A death in the neighborhood

wayne's trailer

An RV caught fire in our neighborhood Sunday morning around 3:30, killing the occupant. The trailer was part of a small group of people camped out along the park across the street. The fire investigator says it looks accidental on its face, and the occupant died trying to get out.

This particular block has had RV and car camping for a while now. There are a few regulars who come and go, spacing out their visits. This trailer and its owner, Wayne, were a pretty regular feature for months.

Wayne had a couple of webcams on improvised masts, and some of the folks sleeping in cars and vans around his rig said it helped them feel safer because everyone knew someone was watching. I get the impression he was something of a local resource: People came to him when they were in distress and he’d briefly put them up or support them. We think he may have been involved in a scuffle with an abuser when he got between the guy and his wife. My son saw the abuser handcuffed on the sidewalk in front of the house while my wife and I were away yesterday, and the incident fueled (unsubstantiated) rumors that someone had firebombed the trailer.

I only talked to him twice. He came over to tell me he’d spotted people scoping out the trailer I’ve got in my driveway and had confronted them. One time, when someone had come through with a huge load of trashy stuff he reassured me they were going to be moving on soon (and they were gone that night). My wife and son talked to him a few times more. He recently told us he had a stroke, and when I saw him outside his trailer his arm was dangling and he was limping.

My wife woke me up last night about 3:30 after hearing a group of teenagers pounding on doors to alert neighbors of the fire, and we stood watching the trailer burn. Flames went 10 or 15 feet into the air. I thought briefly about going over, but had seen propane tanks around his trailer in the past, and it was engulfed by the time I knew what was going on. The fire department arrived and it took a while to put it out. The flames kept popping back up. After an hour or so, they went into the trailer and found Wayne, who’d been trying to get out when they found him. My wife watched them carry his body away.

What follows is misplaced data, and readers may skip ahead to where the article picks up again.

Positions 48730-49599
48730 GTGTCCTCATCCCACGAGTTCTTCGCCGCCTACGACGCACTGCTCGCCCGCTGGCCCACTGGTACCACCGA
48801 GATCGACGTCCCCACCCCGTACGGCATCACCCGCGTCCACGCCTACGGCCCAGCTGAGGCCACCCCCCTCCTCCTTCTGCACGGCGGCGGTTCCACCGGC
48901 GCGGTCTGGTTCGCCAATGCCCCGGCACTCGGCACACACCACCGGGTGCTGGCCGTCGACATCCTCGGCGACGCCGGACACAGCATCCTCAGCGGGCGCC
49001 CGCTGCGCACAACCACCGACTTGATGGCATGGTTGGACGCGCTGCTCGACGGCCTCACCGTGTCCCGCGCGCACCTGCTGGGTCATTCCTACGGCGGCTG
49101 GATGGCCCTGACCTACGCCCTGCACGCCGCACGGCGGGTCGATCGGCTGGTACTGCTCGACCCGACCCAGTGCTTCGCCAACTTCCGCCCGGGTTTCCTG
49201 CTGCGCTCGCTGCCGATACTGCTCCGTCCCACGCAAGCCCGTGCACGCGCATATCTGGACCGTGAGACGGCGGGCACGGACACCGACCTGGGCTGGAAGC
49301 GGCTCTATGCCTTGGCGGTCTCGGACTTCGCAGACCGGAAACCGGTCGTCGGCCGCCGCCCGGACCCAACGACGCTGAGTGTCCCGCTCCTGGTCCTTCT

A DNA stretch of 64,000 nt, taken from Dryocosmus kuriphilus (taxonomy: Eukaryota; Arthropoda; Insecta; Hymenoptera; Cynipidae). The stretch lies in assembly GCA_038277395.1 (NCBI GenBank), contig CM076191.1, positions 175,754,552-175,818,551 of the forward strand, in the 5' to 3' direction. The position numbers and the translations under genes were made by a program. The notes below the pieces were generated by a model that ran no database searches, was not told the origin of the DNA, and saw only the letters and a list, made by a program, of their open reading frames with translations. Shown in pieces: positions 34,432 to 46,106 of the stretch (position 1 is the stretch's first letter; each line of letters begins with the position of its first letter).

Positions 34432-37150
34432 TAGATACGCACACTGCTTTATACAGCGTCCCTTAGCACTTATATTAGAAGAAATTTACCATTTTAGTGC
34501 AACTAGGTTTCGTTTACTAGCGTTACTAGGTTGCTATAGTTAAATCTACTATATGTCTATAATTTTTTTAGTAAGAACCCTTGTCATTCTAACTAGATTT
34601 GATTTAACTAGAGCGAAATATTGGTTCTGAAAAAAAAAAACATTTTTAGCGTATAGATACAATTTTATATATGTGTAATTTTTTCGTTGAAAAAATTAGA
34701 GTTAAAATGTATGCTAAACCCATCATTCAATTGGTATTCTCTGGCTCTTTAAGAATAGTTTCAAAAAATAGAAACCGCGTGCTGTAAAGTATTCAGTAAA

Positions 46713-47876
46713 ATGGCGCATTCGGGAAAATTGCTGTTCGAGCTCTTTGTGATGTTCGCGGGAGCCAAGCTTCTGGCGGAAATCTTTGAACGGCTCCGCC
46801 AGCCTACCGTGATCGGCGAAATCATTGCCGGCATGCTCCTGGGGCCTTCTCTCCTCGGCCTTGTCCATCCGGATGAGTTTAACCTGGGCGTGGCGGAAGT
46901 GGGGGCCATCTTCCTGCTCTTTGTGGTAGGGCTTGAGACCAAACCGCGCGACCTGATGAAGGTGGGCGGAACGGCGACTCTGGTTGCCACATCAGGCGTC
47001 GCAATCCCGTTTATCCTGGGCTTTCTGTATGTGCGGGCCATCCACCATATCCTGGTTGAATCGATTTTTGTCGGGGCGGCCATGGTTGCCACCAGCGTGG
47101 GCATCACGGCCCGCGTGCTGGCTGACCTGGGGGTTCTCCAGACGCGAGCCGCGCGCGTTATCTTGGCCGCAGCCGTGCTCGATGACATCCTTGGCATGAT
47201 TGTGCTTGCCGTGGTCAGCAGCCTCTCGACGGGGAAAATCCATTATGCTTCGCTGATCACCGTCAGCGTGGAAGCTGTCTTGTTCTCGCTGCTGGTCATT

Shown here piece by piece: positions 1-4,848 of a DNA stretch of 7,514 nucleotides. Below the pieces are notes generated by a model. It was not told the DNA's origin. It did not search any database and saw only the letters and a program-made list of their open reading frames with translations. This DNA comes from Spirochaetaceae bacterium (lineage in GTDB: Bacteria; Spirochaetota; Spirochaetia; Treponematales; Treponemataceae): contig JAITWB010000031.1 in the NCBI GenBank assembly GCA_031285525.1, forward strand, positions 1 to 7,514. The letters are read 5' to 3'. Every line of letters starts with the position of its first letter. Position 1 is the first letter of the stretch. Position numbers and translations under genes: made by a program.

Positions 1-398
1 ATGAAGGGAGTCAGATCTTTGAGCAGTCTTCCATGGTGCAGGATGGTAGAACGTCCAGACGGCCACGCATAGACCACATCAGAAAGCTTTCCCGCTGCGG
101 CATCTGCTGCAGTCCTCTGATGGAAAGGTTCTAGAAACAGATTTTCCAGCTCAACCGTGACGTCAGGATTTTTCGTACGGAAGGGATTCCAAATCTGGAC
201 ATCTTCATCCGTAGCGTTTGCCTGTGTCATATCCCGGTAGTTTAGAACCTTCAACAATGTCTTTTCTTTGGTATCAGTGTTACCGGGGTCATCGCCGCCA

Sunday morning, first thing, the vultures turned up. We could hear people cutting up Wayne’s two cars for their catalytic converters. We saw people trying to jimmy the doors, then heard an alarm go off when they succeeded. One person told us Wayne had sold him the cars so it was fine for him to cut them to bits on the street. The police told us they couldn’t do anything since “technically there’s not an owner now,” even though one of the folks camped in the area said he has a daughter. They’ve performed similarly convenient readings of the law around the noise ordinance, which goes down great after sitting on the non-emergency line on hold for 75 minutes.

As the day progressed, a sense of agitation and tension grew. Someone spray-painted the burned out trailer, and more people were around picking through things, and stripping the cars for parts. What had been a relatively quiet situation has flipped over to even more strangers coming around.